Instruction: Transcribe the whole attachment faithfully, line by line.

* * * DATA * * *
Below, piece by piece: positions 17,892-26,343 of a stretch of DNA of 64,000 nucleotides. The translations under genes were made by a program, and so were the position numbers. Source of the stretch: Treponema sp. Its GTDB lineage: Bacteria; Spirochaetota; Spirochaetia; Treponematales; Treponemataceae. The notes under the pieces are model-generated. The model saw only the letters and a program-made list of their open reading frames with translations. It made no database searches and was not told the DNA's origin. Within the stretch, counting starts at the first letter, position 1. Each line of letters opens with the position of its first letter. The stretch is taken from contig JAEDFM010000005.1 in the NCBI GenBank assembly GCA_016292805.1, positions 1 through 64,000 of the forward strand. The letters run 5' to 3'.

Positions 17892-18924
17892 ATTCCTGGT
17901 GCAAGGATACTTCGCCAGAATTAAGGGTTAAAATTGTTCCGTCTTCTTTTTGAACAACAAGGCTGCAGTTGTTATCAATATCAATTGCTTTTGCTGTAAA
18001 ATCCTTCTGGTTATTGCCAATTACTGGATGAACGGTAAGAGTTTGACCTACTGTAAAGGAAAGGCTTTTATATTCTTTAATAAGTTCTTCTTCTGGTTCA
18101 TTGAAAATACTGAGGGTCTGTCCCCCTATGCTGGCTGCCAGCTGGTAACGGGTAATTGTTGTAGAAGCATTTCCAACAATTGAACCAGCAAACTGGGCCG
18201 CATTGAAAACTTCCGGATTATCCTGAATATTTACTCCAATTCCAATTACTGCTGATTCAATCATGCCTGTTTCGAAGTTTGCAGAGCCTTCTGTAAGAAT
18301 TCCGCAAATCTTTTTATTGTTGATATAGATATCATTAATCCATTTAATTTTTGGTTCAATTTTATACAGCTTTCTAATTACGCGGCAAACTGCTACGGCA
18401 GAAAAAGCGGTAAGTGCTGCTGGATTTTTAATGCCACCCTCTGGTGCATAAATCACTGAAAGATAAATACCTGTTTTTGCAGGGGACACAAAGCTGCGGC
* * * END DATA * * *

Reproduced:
Below, piece by piece: positions 17,892-26,343 of a stretch of DNA of 64,000 nucleotides. The translations under genes were made by a program, and so were the position numbers. Source of the stretch: Treponema sp. Its GTDB lineage: Bacteria; Spirochaetota; Spirochaetia; Treponematales; Treponemataceae. The notes under the pieces are model-generated. The model saw only the letters and a program-made list of their open reading frames with translations. It made no database searches and was not told the DNA's origin. Within the stretch, counting starts at the first letter, position 1. Each line of letters opens with the position of its first letter. The stretch is taken from contig JAEDFM010000005.1 in the NCBI GenBank assembly GCA_016292805.1, positions 1 through 64,000 of the forward strand. The letters run 5' to 3'.

Positions 17892-18924
17892 ATTCCTGGT
17901 GCAAGGATACTTCGCCAGAATTAAGGGTTAAAATTGTTCCGTCTTCTTTTTGAACAACAAGGCTGCAGTTGTTATCAATATCAATTGCTTTTGCTGTAAA
18001 ATCCTTCTGGTTATTGCCAATTACTGGATGAACGGTAAGAGTTTGACCTACTGTAAAGGAAAGGCTTTTATATTCTTTAATAAGTTCTTCTTCTGGTTCA
18101 TTGAAAATACTGAGGGTCTGTCCCCCTATGCTGGCTGCCAGCTGGTAACGGGTAATTGTTGTAGAAGCATTTCCAACAATTGAACCAGCAAACTGGGCCG
18201 CATTGAAAACTTCCGGATTATCCTGAATATTTACTCCAATTCCAATTACTGCTGATTCAATCATGCCTGTTTCGAAGTTTGCAGAGCCTTCTGTAAGAAT
18301 TCCGCAAATCTTTTTATTGTTGATATAGATATCATTAATCCATTTAATTTTTGGTTCAATTTTATACAGCTTTCTAATTACGCGGCAAACTGCTACGGCA
18401 GAAAAAGCGGTAAGTGCTGCTGGATTTTTAATGCCACCCTCTGGTGCATAAATCACTGAAAGATAAATACCTGTTTTTGCAGGGGACACAAAGCTGCGGC